Facebook stalking and phone spying: When self-sabotage becomes a quiet addiction

By Susan Moskop
Chicago Tribune

WWR Article Summary (tl;dr) Alice Boyes, author of the new book “The Healthy Mind Toolkit” recommends a multi-prong approach to encourage healthy behavior in a relationship.

Chicago Tribune

Some behaviors make us our own worst enemy: snooping through a partner’s phone, obsessing over Facebook photos of an event you weren’t invited to, or digging for information online about an ex.

Some people run from their problems, hoping they will disappear. Or some might even think about a problem so much, they become too paralyzed to make decisions.

“People tell themselves they are just going to think and think until they reach a conclusion,” says Alice Boyes, author of the new book “The Healthy Mind Toolkit.” But too often we get in our own way. “You’ve got to learn to disrupt that,” she says.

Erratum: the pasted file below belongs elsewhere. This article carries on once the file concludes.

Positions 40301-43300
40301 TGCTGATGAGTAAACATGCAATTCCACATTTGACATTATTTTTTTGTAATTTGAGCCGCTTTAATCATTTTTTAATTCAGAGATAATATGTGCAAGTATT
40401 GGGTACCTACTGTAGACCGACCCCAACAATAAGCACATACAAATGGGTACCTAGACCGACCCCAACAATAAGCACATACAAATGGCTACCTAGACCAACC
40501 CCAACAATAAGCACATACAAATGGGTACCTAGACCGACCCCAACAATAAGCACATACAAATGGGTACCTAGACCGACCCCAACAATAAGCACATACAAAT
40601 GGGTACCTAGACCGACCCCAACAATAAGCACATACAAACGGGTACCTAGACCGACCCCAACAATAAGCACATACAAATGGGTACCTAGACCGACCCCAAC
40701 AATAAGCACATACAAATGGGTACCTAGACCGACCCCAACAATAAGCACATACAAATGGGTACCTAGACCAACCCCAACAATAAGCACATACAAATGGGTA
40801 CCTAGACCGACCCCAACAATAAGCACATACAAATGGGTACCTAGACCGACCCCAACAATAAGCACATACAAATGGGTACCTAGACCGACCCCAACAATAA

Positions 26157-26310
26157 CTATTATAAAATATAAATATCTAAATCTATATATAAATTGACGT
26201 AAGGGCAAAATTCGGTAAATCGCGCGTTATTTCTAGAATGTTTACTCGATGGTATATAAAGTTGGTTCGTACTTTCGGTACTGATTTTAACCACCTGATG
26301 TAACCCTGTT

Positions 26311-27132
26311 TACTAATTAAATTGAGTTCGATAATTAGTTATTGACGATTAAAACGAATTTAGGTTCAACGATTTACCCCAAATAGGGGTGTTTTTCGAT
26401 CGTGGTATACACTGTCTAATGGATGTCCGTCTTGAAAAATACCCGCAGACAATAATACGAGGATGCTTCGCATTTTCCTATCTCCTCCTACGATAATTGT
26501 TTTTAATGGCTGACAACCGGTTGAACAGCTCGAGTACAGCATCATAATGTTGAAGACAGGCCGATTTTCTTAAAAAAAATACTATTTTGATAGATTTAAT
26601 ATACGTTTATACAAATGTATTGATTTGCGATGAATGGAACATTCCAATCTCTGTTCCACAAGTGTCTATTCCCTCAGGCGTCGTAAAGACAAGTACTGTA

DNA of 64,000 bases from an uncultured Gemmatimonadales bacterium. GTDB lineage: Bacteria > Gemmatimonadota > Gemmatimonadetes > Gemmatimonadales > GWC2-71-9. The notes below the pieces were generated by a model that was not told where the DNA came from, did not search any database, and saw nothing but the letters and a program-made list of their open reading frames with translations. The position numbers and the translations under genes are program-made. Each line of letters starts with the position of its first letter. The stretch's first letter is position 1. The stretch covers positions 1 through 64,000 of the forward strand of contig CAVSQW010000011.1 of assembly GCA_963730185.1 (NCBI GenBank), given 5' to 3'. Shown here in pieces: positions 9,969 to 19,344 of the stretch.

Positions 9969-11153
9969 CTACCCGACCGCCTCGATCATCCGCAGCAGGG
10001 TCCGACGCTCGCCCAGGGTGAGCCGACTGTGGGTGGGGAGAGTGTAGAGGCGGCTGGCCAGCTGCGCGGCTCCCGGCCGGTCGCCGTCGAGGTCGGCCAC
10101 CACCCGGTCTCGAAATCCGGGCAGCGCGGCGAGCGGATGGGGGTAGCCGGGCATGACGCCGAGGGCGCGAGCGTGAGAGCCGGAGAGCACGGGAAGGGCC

Her book presents an argument for a quieter addiction, unlike overeating or gambling, but seemingly harmless actions that lead to a downward spiral of self-sabotage. She says self-sabotage comes from a lack of insight, poor problem-solving, or sometimes it’s just out of habit and comfort.

Relationships add a new dimension, and finding a balance between being vulnerable and protecting yourself can be hard.

What if an unfamiliar name comes up on the phone of someone you’re dating and your first thought is, “Is he cheating?” And your first reaction is to play detective and go through his phone?

Boyes says the addictive nature of these behaviors is best described as compulsive, the irresistible urge to do something, even if you know it’s not a good idea.

“It’s a downward spiral because people feel bad and then do behaviors that make them feel worse,” she says. “They get into this self-sabotaging cycle.”

Be aware of larger emotions, like anxiety or depression, that will make you more vulnerable to that cycle, she says.

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